# Logs and more

1. Aug 28, 2007

1. The problem statement, all variables and given/known data
Solve $$2(5^{x+1})=1+\frac{3}{5^{x}}$$ giving the answer in the form of $$a+\log_{5}b$$ where a, b, are a set of integers.
2. Relevant equations

#1:$$(a^{x})(a^{y})=a^{x+y}$$

#2:$$a^{x} / a^{y}=a^{x-y}$$

#3:$$(a^{x})^{y}=a^{xy}$$

#4:$$a^{0}=1$$

#5:$$a^{1}=a$$

#6:$$\log_{a}xy=\log_{a}x+\log_{a}y$$

#7:$$\log_{a}(\frac{x}{y})=\log_{a}x-\log_{a}y$$

#8:$$\log_{a}x^{y}=y\log_{a}x$$

#9:$$\log_{a}1=0$$

#10:$$\log_{a}a=1$$

#11:$$a^{x}=b$$ can be put as: $$x=\log_{a}b$$

3. The attempt at a solution
Here it goes:
$$2(5^{x+1})=1+\frac{3}{5^{x}}$$
So
$$5^{x+1}=1/2+\frac{3}{(5^{x})(2)}$$

Following #6(backwards), you get
$$x+1=\log_{5}(\frac{1}{2})(\frac{3}{(5^{x})(2)}$$

$$x+1=\log_{5}(\frac{3}{(5^{x})(4)}$$

so $$x= -1 + \log_{5}(\frac{3}{(5^{x})(4)}$$

so wait, lets use #7
$$\log_{5}3 - \log_{5}5^{x}(4)$$

$$\log_{5}3 - \log_{5}5^{x} + \log_{5}4$$

so $$\log_{5}3 - x\log_{5}5 + \log_{5}4 = \log_{5}3 - x + \log_{5}4$$ so it equals: $$2x=-1 + \log_{5}12$$

How can I divide the 2?

$$x=-1/2+\frac{\log_{5}12}{\log_{5}25}$$
does that make $$x=\frac{1}{2}+\frac{12}{25}$$? (wait disregard this, it doesnt matter since.. well, it doesnt ask for x)

**Genneth im trying your way but I sort of dont get it

**Couple things: I put all the formulas I was given just in case, I may have skipped a few but I don't think any other is relevant. Also, I will do more than one problem in this thread, as I am.. quite stuck.. I'll do my best to minimize the number of problems, if I can solve them hhe.

Last edited: Aug 28, 2007
2. Aug 28, 2007

### genneth

Your application of #6 is backwards...

Hint: 5^(x+1) == 5*5^x. Try finding 5^x first.

3. Aug 28, 2007

I have no idea how that helps...:S?

4. Aug 28, 2007

### rocomath

how would you get rid of the denominator on the right side?

5. Aug 28, 2007

Well, it equals $$log_{5}25$$ is the same as 2 (I made it log base 5 of 25 on purpose), but the only way I can get the equation to be in the right format is if it equals '2x', and I dont think I can do that. Wait, would it be -1/2 + 1/2log base 5 of 12?

Last edited: Aug 28, 2007
6. Aug 28, 2007

### learningphysics

follow genneth's suggestion... then replace 5^x with a another variable say y... solve for y.

7. Aug 28, 2007

### rocomath

multiply both sides by $$5^x$$ and notice that you have a product which has "the same base"

8. Aug 28, 2007

Hmm, I had gotten to that step, so then im supposed to factor
$$10y^{2} - y - 3 = 0?$$

(I was never really good at factoring, so some help would be appreciated, ill try solving it anyways)

I think I factoreed correctly:
(5y-3)(2y+1)

y= 3/5
y=-1/2

Now I solve for x (y=5^x) and I use the #11 formula

So, 5^x=3/5 and 5^x=1/2
Right?

My answer is $$x=-1+\log_{5}3$$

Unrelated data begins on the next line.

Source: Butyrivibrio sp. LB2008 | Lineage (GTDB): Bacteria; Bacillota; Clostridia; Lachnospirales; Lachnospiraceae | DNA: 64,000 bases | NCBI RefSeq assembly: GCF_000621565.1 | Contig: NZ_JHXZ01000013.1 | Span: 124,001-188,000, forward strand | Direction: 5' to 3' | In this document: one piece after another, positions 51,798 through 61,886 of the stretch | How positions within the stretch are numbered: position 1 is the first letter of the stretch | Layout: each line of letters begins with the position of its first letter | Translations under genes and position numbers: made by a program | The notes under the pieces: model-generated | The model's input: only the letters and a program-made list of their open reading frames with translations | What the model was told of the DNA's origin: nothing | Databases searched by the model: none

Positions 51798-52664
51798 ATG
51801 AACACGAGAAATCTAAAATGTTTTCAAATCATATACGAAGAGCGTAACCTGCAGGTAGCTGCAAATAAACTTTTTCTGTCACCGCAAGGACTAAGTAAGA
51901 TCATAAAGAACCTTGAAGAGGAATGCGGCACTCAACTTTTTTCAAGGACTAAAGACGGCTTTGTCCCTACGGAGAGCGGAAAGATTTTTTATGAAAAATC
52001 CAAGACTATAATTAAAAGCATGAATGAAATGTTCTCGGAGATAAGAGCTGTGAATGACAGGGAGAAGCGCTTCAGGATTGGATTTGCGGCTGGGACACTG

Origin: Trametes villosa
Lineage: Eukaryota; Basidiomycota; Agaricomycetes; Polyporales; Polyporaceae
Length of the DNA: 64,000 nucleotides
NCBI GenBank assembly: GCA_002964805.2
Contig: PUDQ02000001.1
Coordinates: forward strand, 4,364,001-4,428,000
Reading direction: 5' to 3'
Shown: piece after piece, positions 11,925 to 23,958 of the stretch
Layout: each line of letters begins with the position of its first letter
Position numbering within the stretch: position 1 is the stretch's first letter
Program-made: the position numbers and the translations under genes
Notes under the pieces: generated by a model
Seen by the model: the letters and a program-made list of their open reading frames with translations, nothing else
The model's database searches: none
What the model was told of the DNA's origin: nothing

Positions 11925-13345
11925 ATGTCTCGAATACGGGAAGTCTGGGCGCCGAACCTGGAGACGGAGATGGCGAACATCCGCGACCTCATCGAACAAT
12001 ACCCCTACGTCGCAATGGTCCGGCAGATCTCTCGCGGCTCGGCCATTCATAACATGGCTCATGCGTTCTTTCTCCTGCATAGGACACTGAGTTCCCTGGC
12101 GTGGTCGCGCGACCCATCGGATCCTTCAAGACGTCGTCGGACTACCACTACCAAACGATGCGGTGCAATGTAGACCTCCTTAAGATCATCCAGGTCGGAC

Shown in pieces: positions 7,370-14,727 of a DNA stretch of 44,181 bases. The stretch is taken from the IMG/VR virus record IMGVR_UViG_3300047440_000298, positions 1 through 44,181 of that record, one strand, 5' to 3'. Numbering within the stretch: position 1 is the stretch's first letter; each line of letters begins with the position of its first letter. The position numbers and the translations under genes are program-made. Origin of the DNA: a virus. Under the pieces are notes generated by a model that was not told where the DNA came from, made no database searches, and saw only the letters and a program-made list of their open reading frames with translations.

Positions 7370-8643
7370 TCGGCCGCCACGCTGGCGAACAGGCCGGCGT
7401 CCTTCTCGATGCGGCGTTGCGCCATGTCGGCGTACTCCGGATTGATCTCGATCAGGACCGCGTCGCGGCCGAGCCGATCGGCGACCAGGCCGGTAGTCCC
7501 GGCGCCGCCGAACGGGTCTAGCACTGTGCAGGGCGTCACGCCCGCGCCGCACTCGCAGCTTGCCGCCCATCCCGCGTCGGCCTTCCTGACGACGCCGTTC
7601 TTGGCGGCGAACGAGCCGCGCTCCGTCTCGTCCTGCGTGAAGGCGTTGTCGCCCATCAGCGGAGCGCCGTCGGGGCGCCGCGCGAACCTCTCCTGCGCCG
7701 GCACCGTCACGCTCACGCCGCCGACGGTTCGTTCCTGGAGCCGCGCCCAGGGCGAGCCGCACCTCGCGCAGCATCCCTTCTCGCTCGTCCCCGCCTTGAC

That's for 3/5th's... for 1/2 I got $$x=-log_{5}2$$ ~ Its not right format than the one they ask, so I only give the first answer?, or both answers?

Last edited: Aug 28, 2007
9. Aug 28, 2007

### rocomath

since one of your solution equals -1/2, what can you do with that solution?

10. Aug 28, 2007

hmm

I know I can call it extraneous as logs cant be negatives, so we 'delete' or 'exclude' or 'eliminate' that one?

Last edited: Aug 28, 2007
11. Aug 28, 2007

### rocomath

yesss

since your calculator is log base 10, you will need to use the log-base-change formula.

12. Aug 28, 2007

Psst, read the problem, I think im done since it says
Give the answer in a log base 5 b

13. Aug 28, 2007

### rocomath

sorry :D but come on!!! aren't you curious to know if your answer is correct? i already know whether it is or not ;)

i'll show you the Proof right now if you want to know.

14. Aug 28, 2007

Yup, Im right.

Haha I guess that's part of the fun in this hehe,

So I solved for x its -.317393805 (lol)
So, (2)(5^1-.317393805)=1+3/5^-.317393805
Eventually you get 6=6 :) (Or 6.0000000005=5.999999996, Im wrong! hahaha)

**im posting another problem in a couple minutes, im stuck, but ill try and figure it out myself first :P

Last edited: Aug 28, 2007
15. Aug 28, 2007

### rocomath

:-] i would've been stuck on that problem if genneth never posted, any more problems? i'm bored

16. Aug 28, 2007

This one:
Find the exact value of x satisfying the equation
$$(3^{x})(4^{2x+1})=6^{x+2}$$

Give your answer in the form $$\frac{\ln a}{\ln b}$$ where a, b are a set of integers.

Formulas im using:
Same ones as shown above in first problem.

My solution:
Ok hows this:

$$(3^{x})(4^{2x+1})=6^{x+2}$$
So
$$(3^{x})(4^{2x})(4)=(36)(6^{x})$$
So
$$(3^{x})(4^{2x})=(9)(6^{x})$$

Now, if I multiply everything my ln would my new step look like this:
$$\ln(3^{x}) + \ln (4^{2x})=\ln(9) + ln (6^{x})$$

This is where I think I went wrong, is it right?

**Ok im pretty sure im right, so I continue solving, hmm..Now is right about when I may take hints perhaps?

Last edited: Aug 28, 2007
17. Aug 28, 2007

### rocomath

you're right so far

now use the power rule and factor out a common term

18. Aug 28, 2007

### rocomath

the power rule states that $$\log_{a}b^{x}$$ can be re-written as $$x\log_{a}b$$

so now just factor out x and solve

19. Aug 28, 2007

umm so:
$$x\ln(3) + 2x\ln(4)=2ln(3)+xln(6)$$....
lemme just stare at that to see what I get

How am I supposed to factor x out in the right if I dont have an x in 2ln3..
I get:
$$x(\ln3 + 2\ln4 - \ln6)=2\ln3$$
So you solve inside the parenthesis
you eventually get $$\ln8^{x}=\ln9$$
Im getting somewhere.. let me think some more hehe

Last edited: Aug 28, 2007
20. Aug 28, 2007

### rocomath

on a side note, for future problems if you're solving for x

just bring the x term down, don't bother bringing the other term

$$x\ln{3}+x\ln{16}=\ln{9}+x\ln{6}$$